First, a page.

Charles Jung, Nassiri & Jung
On March 24, 2015, I sat in the back of Judge Harold Kahn’s crowded courtroom in San Francisco Superior Court. The parties in the Ellen Pao v. Kleiner Perkins sex discrimination case were delivering closing arguments.
Both sides used modern trial tools: trial presentation software, trial graphics, and presumably trial consultants. After Pao lost, Kleiner Perkins sought costs of nearly $1,000,000.
Trial is never cheap, but does it really take a million in costs to effectively try a case today?
To answer that question, I asked several trial attorneys including Ellen Pao’s attorney Therese Lawless and trial consultants Mary Jo Koonan and George Kich.
Using Trial Consultants Efficiently
Trial consultants can be as expensive as attorneys, and many clients are unwilling to take on the extra cost. But one can engage a consultant cost-effectively. Consider:
- Engage early, before the close of discovery. Two hours early on can help focus discovery and avoid wasted attorney hours.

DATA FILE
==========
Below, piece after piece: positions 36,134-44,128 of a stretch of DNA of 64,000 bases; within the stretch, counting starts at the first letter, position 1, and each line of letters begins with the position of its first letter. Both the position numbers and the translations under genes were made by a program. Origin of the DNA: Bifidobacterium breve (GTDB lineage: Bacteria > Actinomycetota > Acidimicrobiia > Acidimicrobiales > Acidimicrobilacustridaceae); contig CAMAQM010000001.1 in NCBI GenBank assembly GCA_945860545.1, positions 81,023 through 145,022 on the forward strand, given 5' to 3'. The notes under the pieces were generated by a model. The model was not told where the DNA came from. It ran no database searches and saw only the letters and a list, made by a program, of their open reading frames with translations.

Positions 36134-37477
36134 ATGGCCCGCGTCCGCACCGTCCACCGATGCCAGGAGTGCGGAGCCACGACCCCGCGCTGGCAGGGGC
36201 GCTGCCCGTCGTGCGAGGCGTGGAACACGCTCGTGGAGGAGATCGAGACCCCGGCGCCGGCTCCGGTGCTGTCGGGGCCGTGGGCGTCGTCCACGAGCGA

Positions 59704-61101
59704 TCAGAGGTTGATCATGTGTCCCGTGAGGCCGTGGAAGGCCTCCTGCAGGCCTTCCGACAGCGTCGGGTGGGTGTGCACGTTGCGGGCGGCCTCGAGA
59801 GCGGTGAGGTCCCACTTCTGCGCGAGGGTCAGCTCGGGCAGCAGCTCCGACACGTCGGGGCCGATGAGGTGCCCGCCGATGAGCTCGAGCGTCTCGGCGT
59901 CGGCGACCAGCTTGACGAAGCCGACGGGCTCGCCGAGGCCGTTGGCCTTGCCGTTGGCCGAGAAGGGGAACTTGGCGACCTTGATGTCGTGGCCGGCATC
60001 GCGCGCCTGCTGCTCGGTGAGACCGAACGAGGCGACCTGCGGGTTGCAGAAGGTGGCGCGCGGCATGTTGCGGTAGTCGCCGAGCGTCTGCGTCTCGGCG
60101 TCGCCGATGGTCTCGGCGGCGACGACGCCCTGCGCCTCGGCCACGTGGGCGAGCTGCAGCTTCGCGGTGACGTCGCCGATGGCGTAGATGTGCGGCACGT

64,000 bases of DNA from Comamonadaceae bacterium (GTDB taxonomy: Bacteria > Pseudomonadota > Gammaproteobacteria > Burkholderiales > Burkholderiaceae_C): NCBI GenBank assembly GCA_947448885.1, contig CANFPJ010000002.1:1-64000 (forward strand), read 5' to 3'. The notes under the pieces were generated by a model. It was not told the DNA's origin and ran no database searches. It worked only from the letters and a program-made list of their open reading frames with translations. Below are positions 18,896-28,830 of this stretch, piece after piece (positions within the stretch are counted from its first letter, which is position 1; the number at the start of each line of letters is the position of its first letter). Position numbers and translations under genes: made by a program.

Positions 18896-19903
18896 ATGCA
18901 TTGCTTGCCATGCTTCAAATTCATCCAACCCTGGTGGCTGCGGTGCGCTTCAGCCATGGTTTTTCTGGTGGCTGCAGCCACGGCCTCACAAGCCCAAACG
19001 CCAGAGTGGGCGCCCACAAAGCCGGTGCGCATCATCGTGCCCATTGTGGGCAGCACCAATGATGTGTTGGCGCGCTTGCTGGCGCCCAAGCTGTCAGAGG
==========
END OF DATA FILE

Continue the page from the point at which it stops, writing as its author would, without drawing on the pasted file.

- Hire consultants for a day to prepare key witnesses. Effective ones can correct witnesses more effectively than trial lawyers.
- Have the consultant spend one day helping you decide which evidence to highlight and which witnesses are best to present that evidence to the jury.
Conduct Mock Juries Yourself
If a case is worth trying, it is worth testing. Some tips:
- Hire strangers and don’t let on which side you’re representing. Offering $100 on Craigslist should be enough to yield a demographic similar to your jury.
- Pay attention to the negative reactions more than the positive ones.
- Consider two separate mock trials. If both groups are concerned about the same issue, it’s not an anomaly and you must pay attention. Use the data to guide your voir dire.
Cost-Effective Exhibit Management
Avoid expensive trial software that requires a manned hot seat. Instead, manage exhibits yourself. Today, document cameras no longer cost thousands. Try the Ipevo VZ-1 document camera ($138). Save your trial budget for professional trial graphics on key issues.
Trial is expensive, but winning comes down to the story. Technology and expensive experts shouldn’t stand as a barrier to a winning presentation.
About the author:
Charles H. Jung is a trial lawyer at Nassiri & Jung, based in San Francisco and Los Angeles. His practice emphasizes trial advocacy and litigation in trade secrets, class actions, and employment law.